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NEBRASKA USS (BB-14)

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NEBRASKA USS (BB-14)

Postby aukepalmhof » Wed Nov 04, 2009 8:41 pm

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Built as a battleship by Moran Brothers, Seattle, Washington for the USA Navy.
04 July 1902 laid down.
07 October 1904 launched as USS NEBRASKA (BB-14) , sponsored by Miss Mary Nain Mickey, daughter of Governor John H. Mickey of Nebraska. One of the Virginia class.
Displacement 14.948 standard, 16.094 full load. Dim. 134.49 x 23.22 x 7.87m. (draught)
Powered by two 4-cyl. vertical inverted triple expansion steam engines, manufactured by builders, 25.463 hp., speed 19 knots.
Bunker capacity coal 900 tons normal, 1.967 maximum.
Armament: 4 – 12 inch, 8 – 8inch, 12 – 6 inch, 12 – 3 inch guns, 4 – 21 inch torpedo tubes.
Crew about 1108.
01 July 1907 commissioned, under command of Captain Reginald F. Nicholson. Building cost circa £1.300.000.

After shakedown and alterations, the new battleship joined the "Great White Fleet" at San Francisco after 6 May 1908, replacing ALABAMA (BB-8).
Departing San Francisco 7 July 1908, the Fleet visited Honolulu, Hawaii; Auckland, New Zealand; Sydney and Melbourne, Australia; Manila, Philippine Islands; Yokohama, Japan; and Colombo, Ceylon, arriving Suez, Egypt, 3 January 1909. Departing Messina, Italy, on the 9th, the Fleet visited Naples, Italy, then Gibraltar, arriving Hampton Roads 22 February where President Theodore Roosevelt reviewed the fleet as it passed into the roadstead.
NEBRASKA continued duty with the Atlantic Fleet. She attended the Hudson-Fulton Celebration in 1910 and the Louisiana Centennial during 1912. She earned the Mexican Service Medal for operations at Vera Cruz, Mexico, from 1 May to 21 June 1914 and 1 June to 13 October 1916. After a period of reduced commissioned service, she was again placed in full commission 3 April 1917.
When war was declared 6 April 1917, NEBRASKA was undergoing repairs at the Boston Navy Yard, attached to the 3d Division, Battleship Force, U.S. Atlantic Fleet. On 13 April 1917 she departed Boston to engage in maneuvers and battle practice with the fleet in the Chesapeake Bay area. She operated along the east coast, primarily training armed guard crews for American merchantmen, until entering the Norfolk Navy Yard 15 April 1918 for repairs.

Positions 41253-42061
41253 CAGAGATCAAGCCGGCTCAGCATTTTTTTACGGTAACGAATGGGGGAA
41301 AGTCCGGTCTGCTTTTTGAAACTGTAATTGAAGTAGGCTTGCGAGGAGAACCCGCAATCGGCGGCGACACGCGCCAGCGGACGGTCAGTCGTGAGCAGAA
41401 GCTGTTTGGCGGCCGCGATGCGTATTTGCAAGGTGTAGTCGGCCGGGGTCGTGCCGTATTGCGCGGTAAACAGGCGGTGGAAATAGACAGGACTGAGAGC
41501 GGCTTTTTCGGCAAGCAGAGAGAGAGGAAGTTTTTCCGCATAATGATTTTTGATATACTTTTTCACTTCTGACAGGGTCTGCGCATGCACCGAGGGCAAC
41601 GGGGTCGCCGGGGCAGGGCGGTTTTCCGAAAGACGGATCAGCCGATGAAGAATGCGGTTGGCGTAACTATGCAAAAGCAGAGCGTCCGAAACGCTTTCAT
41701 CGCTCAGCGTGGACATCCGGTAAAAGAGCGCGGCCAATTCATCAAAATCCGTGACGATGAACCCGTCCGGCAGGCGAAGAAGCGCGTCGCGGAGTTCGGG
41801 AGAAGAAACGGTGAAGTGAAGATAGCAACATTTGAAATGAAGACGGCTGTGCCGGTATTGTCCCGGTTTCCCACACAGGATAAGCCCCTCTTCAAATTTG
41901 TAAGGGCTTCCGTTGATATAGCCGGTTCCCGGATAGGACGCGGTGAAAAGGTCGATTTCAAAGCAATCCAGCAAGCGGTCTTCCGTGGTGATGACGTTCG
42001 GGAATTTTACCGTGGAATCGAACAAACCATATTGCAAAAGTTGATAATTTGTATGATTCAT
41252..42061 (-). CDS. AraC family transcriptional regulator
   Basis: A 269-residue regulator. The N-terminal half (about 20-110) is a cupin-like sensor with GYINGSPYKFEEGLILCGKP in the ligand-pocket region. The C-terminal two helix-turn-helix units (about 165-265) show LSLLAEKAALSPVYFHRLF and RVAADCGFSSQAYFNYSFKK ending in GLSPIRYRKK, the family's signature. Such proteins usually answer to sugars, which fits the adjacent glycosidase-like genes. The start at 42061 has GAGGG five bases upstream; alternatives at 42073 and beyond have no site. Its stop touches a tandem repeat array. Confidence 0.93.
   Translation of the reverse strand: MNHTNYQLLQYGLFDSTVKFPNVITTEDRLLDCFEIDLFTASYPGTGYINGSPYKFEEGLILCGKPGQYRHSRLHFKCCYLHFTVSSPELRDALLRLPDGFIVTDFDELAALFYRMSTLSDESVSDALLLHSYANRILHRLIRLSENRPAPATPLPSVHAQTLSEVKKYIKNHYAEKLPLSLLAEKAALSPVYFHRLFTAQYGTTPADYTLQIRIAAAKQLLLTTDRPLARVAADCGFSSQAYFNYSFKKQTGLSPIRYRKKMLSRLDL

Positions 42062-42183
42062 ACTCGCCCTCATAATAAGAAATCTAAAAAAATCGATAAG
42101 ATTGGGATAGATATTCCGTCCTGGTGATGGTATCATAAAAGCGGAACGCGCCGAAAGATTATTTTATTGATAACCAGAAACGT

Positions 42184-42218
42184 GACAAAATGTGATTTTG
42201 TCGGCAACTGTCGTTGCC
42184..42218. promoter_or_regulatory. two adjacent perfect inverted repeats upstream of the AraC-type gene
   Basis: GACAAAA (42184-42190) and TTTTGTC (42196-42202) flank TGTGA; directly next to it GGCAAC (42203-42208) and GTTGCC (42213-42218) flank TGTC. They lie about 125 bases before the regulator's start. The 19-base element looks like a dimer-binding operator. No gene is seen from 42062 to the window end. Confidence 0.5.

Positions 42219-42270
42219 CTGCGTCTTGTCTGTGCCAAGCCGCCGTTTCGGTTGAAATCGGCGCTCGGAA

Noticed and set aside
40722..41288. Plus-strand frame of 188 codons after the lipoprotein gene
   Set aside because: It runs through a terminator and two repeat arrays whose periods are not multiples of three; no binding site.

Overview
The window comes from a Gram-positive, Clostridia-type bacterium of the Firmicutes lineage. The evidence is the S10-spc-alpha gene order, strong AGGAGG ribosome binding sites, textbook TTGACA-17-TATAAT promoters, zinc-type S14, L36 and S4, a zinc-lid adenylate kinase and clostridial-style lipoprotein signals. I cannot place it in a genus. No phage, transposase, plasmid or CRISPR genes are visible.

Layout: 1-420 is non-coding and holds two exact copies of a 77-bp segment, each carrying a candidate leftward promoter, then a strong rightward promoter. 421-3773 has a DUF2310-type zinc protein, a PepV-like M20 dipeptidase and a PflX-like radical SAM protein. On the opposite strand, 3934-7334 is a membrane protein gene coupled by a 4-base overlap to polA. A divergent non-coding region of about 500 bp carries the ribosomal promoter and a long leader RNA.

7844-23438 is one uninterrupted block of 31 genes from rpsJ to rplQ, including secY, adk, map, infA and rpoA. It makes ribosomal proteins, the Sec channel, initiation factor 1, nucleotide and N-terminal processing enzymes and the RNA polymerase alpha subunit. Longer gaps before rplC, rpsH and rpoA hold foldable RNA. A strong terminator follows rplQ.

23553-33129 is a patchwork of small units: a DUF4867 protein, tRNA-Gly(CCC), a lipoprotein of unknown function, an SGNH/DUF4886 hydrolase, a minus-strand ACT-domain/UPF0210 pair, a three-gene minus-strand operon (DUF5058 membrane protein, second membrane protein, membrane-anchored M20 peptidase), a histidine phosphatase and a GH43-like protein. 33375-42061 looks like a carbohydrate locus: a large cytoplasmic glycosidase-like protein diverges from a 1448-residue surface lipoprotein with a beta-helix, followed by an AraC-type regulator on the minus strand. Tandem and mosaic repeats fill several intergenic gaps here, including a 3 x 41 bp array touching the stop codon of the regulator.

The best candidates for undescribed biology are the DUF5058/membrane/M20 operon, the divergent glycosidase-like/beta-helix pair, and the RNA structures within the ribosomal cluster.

At Hampton Roads 16 May she received on board the body of the late Carlos M. DePena, Envoy Extraordinary and Minister Plenipotentiary from Uruguay, with full honors, departing Hampton Roads the same day and arriving Montevideo 10 June in company with PITTSBURGH (ACR-4), flagship of the Pacific Fleet. The Commander in Chief, U.S. Pacific Fleet, came on board for the ceremonies and the body of the late Uruguayan Minister to the United States was transferred with full honors. NEBRASKA departed Montevideo 15 June for home, arriving Hampton Roads 26 July.
The battleship departed New York 17 September as principal escort for a fast merchant convoy of 18 ships to an eastern Atlantic rendezvous, returning to Hampton Roads 3 October. NEBRASKA made two more convoy voyages in the Atlantic, returning from the latter 2 December to prepare for service in returning American troops from France.
NEBRASKA made four voyages from the United States to Brest, France, transporting 4,540 troops to and from the United states. On the first trip, she departed Hampton Roads 30 December 1918, arrived Brest 11 January 1919, and returned Newport News 28 January. The final voyage to return veterans from France ended when she arrived Newport News, Virginia, 21 June with 1,279 troops.
On 22 June 1919 NEBRESKA was detached from the transport service and shortly thereafter sailed to join Division 2, Squadron 1, U.S. Pacific Fleet, for operations along the west coast under command of Captain P. N. Olmstead until she decommissioned 2 July 1920.
In accordance with the Washington Treaty limiting naval armament, NEBRASKA rendered incapable of further warlike service. Stricken 12 July 1922.
30 November 1923 sold for scrap

Marshall Islands 1997 20c sg915, scott649aa. 2018 $1.50 sg?, scott?
Dictionary of American Naval Fighting Ships. Jane’s Fighting ships 1914.
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